Acting Executive Director
July 11, 2019
I want to talk a little bit about what is happening in the world of mental health. There is clearly a movement going on that is exciting to me, having been a professional in the field since the late 70’s. It is a new perspective on understanding and meeting the needs of people dealing with mental health challenges. The concept is RECOVERY from mental illness. We did not grasp this concept for people dealing with issues like clinical depression and anxiety, bipolar or schizophrenia disorders, for example. We just thought that you “treat them” with medicine and therapy and follow them for the long term through a Med Plus or Case management program, if needed. Those services are critical for some people to help them stabilize their condition. The fact is, however, that the word recovery never appeared as a goal for someone dealing with a mental illness.
Your recovery is self-directed. You find your way to recovery through personal control, good decision-making, and independence. The choices you make are yours and yours alone.
Look at the following principles of recovery:
- Your path is based on your personal needs, likes, and experiences, If you see your recovery as an ongoing journey, you'll be able to find the best physical and mental health.
- Your recovery empowers you. You're the only person who can turn your decisions into actions.
- Your recovery includes your mental, physical, and spiritual needs. It includes your family, friends, job, and community.
- Your recovery will have ups and downs. It's not a step-by-step process. It's a long-term process where you grow and build on your successes and setbacks.
- Your recovery is based on your ability to bounce back, cope, and make use of other talents. Value yourself and build on these strengths.
- Your recovery includes support from others. Make friends and build relationships. Join groups where you can help others and find purpose for yourself.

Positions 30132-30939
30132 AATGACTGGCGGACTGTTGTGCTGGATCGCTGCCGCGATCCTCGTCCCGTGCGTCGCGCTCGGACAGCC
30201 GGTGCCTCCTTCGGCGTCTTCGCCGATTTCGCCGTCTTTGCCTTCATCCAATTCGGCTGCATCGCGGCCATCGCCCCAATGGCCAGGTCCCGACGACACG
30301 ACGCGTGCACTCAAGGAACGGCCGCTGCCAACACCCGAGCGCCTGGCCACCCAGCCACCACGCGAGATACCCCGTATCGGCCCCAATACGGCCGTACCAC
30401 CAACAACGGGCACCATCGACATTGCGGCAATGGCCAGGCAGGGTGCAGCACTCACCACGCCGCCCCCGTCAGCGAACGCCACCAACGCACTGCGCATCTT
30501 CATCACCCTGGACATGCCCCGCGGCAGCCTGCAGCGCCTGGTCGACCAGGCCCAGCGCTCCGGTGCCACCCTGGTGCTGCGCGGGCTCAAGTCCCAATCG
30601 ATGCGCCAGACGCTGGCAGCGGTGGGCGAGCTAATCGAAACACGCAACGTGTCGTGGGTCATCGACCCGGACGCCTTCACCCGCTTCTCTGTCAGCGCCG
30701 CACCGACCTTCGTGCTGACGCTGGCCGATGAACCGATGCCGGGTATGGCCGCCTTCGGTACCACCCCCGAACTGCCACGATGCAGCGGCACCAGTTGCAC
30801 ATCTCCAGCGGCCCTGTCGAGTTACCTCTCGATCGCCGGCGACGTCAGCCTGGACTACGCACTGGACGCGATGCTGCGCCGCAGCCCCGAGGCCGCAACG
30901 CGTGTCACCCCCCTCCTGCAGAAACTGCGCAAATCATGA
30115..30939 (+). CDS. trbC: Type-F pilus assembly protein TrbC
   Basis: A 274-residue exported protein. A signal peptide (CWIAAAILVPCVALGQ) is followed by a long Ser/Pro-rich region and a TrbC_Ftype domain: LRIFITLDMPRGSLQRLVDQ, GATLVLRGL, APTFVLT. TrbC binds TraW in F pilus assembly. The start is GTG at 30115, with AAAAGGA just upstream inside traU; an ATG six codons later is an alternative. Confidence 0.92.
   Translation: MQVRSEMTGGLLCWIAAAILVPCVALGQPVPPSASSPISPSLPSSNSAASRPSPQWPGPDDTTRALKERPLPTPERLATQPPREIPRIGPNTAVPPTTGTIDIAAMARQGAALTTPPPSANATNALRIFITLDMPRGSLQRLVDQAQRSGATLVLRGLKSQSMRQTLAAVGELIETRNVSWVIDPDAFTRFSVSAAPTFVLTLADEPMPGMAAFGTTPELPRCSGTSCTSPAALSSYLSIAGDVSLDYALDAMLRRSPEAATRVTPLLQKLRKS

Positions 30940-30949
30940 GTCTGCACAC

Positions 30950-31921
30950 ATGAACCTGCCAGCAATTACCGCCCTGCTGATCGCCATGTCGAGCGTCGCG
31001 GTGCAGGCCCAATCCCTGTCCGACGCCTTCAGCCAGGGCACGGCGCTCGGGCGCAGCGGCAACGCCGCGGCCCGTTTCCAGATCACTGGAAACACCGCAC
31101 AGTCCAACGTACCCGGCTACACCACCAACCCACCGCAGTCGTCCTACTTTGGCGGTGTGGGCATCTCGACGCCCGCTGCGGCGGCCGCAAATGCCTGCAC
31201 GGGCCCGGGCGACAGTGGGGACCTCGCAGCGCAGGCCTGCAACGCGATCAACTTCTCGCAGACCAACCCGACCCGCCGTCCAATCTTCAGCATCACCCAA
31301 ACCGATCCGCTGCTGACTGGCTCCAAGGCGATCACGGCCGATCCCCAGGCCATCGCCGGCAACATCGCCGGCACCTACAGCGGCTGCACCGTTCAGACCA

- Your recovery lets you respect yourself. Believe in yourself and meet your goals. Accept and take pride in what you can do.
- Your recovery shows that you take responsibility for yourself. Find the courage to work toward your goals.
- Your recovery gives you hope. You can overcome your problems.
These same principles apply to mental illness just as they apply to substance abuse and medical conditions. This is also what NAMI is about. To live these principles, most people need natural support systems to help them stabilize their illness and self-manage over time. That is where groups like our Connections (peer support) and Family Support or Peer to Peer provide valuable information and intervention techniques for coping with the illness come into play. Then there is the encouragement through people sharing their personal stories about recovery. Our presentations like In Our Own Voice and Ending the Silence are so well received because they that recovery is a feasible goal. Now we are on the right path to empowerment. People with mental health challenges can become self-managers of their illness and achieve the self-respect, confidence and self-efficacy talked about in the principles above.
Come join us in promoting continued recovery by becoming a NAMI SWI Member and volunteering in any number of ways. We need you to continue carrying out our mission of recovery. Call today and we would love to talk with you more.
Until Next Time,
Kris Gamm-Smith, M. A.
Acting Executive Director, NAMI SWI
Thank you to all board members, project leaders, members, and volunteers!!!